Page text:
PROFESSIONALISM: the difference between doing something for immediate personal gain or gratification (regardless of the impact on others), and doing something because it is right, and builds long-term confidence in the profession at large.
PROGRESSIVE OBSOLESCENCE: A type of planned obsolescence, whereby the item is designed to go out of style so that it needs to be replaced.
RATIONAL CONSUMPTION: the notion that a model of consumption is possible that need not be excessive and can be respectful of the environment, culture and society.
REPAIRABILITY: the facility with which a manufactured object — often an electronic device — can be repaired rather than replaced. European legislation introduced under the 'European New Deal' is putting in place a framework for a 'repairability score' to make this more visible to the consumer.
RIGHT OF ATTRIBUTION: the right of attribution is considered a moral right of copyright holders. Moral rights for copyright holders include right of attribution, right to integrity (preventing prejudicial distortions of the work), right to have a work published pseudonymously or anonymously, etc. Some countries have very weak support for moral rights of copyright holders, but in other countries (i.e., France) there is strong support for moral rights.
SPECULATIVE PRACTICE: Speculative practices (also called ‘spec work’ or ‘free pitching’) are defined as: design work (including documented consultation), created by professional designers and organisations, provided for free or for a nominal fee, often in competition with peers and often as a means to solicit new business. The Council recommends that all professional designers avoid engaging in such practices.
'SPEC' COMPETITION: Speculative design competitions (also called 'crowd-sourced design' or ‘design challenges’) are defined as design competitions asking designers for new work, i.e. to provide design services for free or for the potential of payment. These competitions are considered speculative because a small portion of designers will be compensated. The rest, despite the hours and expertise they contribute, have 'gambled' and lost. The Council recommends that all professional designers avoid engaging in such practices.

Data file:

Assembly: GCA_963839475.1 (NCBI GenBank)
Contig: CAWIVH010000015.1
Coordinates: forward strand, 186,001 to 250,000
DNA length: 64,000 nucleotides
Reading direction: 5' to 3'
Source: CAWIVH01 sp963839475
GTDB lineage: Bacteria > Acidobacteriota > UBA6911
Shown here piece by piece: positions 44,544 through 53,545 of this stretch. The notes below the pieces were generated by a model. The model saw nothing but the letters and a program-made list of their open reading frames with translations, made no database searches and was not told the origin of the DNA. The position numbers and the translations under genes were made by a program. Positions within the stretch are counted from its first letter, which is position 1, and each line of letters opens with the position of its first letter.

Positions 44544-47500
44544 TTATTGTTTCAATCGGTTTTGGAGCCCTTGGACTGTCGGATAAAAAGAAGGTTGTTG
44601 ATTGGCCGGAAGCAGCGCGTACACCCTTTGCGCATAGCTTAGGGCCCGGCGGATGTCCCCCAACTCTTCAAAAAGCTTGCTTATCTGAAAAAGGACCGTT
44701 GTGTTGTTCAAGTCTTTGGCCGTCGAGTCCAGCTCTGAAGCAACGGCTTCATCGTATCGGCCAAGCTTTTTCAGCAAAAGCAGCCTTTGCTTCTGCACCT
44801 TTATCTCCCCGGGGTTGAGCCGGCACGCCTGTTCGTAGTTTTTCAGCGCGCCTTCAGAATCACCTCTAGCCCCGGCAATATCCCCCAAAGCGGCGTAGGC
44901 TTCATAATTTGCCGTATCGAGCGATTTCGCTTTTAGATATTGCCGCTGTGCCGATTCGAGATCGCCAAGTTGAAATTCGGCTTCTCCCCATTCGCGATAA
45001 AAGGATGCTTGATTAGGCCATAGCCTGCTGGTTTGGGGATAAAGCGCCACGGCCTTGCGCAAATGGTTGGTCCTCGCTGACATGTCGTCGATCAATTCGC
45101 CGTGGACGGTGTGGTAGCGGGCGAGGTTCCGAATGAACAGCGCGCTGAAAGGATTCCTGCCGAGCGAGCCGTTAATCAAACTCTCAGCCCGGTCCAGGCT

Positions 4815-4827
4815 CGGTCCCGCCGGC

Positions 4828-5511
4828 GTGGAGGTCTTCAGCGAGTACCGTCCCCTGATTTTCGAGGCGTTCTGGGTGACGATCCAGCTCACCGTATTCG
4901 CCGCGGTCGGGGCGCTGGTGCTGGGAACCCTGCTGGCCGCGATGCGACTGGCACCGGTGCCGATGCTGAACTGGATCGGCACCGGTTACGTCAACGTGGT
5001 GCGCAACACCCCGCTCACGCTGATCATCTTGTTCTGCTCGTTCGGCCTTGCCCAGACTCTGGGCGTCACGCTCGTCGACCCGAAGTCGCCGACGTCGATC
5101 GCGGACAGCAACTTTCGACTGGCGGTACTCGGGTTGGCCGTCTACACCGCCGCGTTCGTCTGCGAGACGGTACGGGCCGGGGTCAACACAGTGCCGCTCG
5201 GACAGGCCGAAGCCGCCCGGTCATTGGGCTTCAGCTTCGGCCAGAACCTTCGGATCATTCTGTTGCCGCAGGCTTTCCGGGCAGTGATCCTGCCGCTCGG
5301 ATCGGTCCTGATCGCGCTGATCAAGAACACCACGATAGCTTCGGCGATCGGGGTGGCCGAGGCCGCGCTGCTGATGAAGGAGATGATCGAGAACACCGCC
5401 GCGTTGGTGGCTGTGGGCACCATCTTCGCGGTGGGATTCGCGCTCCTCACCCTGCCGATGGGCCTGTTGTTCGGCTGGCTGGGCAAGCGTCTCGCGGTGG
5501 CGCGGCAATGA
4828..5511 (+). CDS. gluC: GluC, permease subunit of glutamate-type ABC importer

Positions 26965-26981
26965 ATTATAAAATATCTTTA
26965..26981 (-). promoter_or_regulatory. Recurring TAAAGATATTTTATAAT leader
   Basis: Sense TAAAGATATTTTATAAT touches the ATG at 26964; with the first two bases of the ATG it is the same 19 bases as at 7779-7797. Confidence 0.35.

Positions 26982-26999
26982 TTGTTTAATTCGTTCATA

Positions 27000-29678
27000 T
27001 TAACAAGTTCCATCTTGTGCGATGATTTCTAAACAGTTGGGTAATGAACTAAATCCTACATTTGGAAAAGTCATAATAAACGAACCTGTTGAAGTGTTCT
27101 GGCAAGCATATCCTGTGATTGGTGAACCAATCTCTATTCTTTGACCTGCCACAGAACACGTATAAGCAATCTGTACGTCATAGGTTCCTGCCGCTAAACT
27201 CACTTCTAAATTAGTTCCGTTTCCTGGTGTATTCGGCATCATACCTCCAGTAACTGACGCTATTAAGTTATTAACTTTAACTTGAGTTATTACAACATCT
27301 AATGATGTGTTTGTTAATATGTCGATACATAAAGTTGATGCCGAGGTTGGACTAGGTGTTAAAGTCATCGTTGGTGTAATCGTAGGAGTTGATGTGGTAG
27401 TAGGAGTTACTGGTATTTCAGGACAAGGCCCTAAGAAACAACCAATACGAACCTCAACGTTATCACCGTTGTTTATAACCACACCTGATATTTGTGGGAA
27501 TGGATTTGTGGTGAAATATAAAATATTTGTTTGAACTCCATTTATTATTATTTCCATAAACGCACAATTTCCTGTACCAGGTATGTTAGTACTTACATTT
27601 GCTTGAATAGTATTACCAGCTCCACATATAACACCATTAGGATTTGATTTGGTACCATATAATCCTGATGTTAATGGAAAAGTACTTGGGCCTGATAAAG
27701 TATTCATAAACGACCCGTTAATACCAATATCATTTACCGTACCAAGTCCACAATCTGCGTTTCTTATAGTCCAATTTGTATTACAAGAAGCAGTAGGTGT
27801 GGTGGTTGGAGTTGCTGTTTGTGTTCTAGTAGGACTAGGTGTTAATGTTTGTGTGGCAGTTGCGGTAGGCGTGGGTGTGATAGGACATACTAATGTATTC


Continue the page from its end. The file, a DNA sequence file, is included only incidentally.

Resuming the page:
UNIVERSAL DESIGN: the Universal Design (UD) movement in the 80s went beyond barrier-free design hoping to produce built environments that would be accessible to a broad range of human variation. Universal Design is defined as the design of an environment so that it might be accessed and used in the widest possible range of situations without the need for adaptation. Rooted in architecture and environmental design, this movement promoted building from the outset, in a way that was accessible to as many people as possible and that would not require future retrofitting or alteration. The principles of universal design are focused on attributes of the end result, such as ‘simple and intuitive to use’ and ‘perceptible information.’ Three main ideas emerged from universal design practice.
WICKED PROBLEM: a class of social system problems which are ill-formulated, where the information is confusing, where there are many clients and decision makers with conflicting values, and where the ramifications in the whole system are thoroughly confusing (Rittel, 1973).